Porsche says the changes drop the Cayman S's 4.8-second 0-60 mph time down to 4.4 seconds (with the dual-clutch PDK transmission and Sport Chrono package.) Manual transmission cars do the deed in 4.7 seconds (down from 4.9 in the Cayman S) and top speed increases by 2 mph to 175 mph, or 174 with the PDK. Unfortunately, Mother Nature prevented us from verifying those claims.
But regardless of road conditions, this Cayman is a pleasure to drive. The clutch-shifter-throttle calibration might be the world's best, and the cabin is comfortable and well built. The steering is, of course, damn near perfect, and the brakes feel like they could stop Charlie Sheen's career freefall.
Our previous experience with the Cayman S in inclement conditions had us a little surprised at the R's performance. Normally extraordinarily forgiving, this Cayman is a bit of a handful at its limits. Understeer disappears by the time you hit 40 mph, and the R's neutral balance made concentration an absolute must in the slippery conditions. On Mallorca's crazy-slick pavement, the Bridgestones' breakaway characteristics were as progressive as a popcorn kernel in a microwave -- and since the Cayman was just as likely to oversteer as understeer, it made for a lot of work (and a couple of, um, moments) on the island's cliff-side roads.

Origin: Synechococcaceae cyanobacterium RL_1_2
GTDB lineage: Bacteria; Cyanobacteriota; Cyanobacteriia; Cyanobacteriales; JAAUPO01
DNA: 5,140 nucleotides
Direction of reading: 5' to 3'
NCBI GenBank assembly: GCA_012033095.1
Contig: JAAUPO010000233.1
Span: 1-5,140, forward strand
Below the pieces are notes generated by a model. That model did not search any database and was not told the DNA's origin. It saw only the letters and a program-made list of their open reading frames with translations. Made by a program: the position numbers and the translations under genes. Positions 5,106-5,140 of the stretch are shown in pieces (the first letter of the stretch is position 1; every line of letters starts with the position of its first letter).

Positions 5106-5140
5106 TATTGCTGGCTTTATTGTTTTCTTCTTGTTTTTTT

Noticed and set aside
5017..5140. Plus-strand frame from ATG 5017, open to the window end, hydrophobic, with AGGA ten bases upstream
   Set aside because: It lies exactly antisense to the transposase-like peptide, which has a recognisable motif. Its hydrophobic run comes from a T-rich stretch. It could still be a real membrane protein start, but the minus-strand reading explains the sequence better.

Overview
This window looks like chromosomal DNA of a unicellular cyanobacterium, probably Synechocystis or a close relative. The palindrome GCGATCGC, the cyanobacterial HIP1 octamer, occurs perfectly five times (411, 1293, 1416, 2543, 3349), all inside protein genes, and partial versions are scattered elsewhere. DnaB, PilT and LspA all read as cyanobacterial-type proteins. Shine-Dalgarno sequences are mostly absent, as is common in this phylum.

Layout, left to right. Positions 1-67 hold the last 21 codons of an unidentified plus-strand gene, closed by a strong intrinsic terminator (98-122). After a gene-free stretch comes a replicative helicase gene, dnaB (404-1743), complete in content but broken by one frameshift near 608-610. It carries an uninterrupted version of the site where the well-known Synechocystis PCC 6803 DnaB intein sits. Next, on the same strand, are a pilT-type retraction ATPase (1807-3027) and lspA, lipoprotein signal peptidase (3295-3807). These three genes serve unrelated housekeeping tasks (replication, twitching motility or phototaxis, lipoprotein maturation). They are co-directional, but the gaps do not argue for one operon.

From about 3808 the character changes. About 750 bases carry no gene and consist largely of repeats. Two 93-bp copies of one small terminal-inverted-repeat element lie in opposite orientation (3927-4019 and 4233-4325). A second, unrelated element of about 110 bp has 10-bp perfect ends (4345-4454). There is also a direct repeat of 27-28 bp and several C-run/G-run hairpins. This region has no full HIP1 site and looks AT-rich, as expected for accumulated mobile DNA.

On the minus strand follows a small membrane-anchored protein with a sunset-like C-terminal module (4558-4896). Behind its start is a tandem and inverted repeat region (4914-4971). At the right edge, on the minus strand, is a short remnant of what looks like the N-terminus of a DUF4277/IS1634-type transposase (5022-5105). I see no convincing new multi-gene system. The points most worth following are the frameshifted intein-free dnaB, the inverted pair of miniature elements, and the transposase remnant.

We suspect this hotrod Cayman is far better poised in grippier conditions, but we reserve full judgment until we've had more time behind the wheel. The Cayman R should be hitting dealers right now, with a base price of $67,250 -- more than ten grand less than a base, 345-hp 911 Carrera.